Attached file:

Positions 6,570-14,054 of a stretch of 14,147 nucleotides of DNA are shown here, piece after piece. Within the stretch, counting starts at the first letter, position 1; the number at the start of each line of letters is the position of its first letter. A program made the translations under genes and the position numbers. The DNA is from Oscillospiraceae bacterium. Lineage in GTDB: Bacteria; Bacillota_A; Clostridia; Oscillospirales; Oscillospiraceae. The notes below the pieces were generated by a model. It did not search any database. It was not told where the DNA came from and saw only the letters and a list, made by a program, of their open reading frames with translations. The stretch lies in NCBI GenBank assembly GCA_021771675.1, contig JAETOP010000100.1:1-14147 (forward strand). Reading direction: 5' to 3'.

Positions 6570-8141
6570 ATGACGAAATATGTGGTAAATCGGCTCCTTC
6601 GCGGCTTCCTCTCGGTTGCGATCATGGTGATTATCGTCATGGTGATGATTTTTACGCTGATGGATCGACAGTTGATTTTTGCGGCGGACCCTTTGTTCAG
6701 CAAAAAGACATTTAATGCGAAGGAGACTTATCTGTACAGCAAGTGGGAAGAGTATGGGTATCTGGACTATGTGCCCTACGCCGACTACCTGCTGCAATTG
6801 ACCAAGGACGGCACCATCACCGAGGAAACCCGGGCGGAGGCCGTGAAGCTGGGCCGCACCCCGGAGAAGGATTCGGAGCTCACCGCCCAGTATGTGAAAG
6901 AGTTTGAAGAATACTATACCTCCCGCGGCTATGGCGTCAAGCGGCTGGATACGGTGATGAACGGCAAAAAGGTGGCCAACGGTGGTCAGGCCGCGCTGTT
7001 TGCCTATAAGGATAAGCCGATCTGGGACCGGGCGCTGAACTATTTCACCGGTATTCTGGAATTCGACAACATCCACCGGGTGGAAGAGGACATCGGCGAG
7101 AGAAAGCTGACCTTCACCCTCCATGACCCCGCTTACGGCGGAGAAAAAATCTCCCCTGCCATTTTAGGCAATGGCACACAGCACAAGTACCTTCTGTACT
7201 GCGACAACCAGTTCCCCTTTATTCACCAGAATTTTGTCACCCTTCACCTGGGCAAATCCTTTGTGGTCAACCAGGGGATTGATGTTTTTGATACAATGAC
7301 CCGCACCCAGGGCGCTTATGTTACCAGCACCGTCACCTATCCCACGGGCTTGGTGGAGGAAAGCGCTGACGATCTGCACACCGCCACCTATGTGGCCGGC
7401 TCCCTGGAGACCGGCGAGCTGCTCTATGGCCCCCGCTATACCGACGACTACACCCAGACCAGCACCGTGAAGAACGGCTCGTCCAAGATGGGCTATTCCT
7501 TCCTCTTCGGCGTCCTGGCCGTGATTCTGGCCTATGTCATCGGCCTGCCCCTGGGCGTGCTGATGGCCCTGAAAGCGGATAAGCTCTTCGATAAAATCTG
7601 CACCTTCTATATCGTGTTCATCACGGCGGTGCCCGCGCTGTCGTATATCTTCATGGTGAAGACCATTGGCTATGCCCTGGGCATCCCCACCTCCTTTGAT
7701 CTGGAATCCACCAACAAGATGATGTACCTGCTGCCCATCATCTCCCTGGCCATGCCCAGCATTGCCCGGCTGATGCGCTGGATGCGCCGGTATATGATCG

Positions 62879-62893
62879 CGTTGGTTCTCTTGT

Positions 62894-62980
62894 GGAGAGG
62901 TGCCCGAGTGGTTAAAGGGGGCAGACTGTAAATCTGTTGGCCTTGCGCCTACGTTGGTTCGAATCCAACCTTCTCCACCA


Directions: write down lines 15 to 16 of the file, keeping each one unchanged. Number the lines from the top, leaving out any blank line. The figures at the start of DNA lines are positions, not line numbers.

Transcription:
7701 CTGGAATCCACCAACAAGATGATGTACCTGCTGCCCATCATCTCCCTGGCCATGCCCAGCATTGCCCGGCTGATGCGCTGGATGCGCCGGTATATGATCG

Positions 62879-62893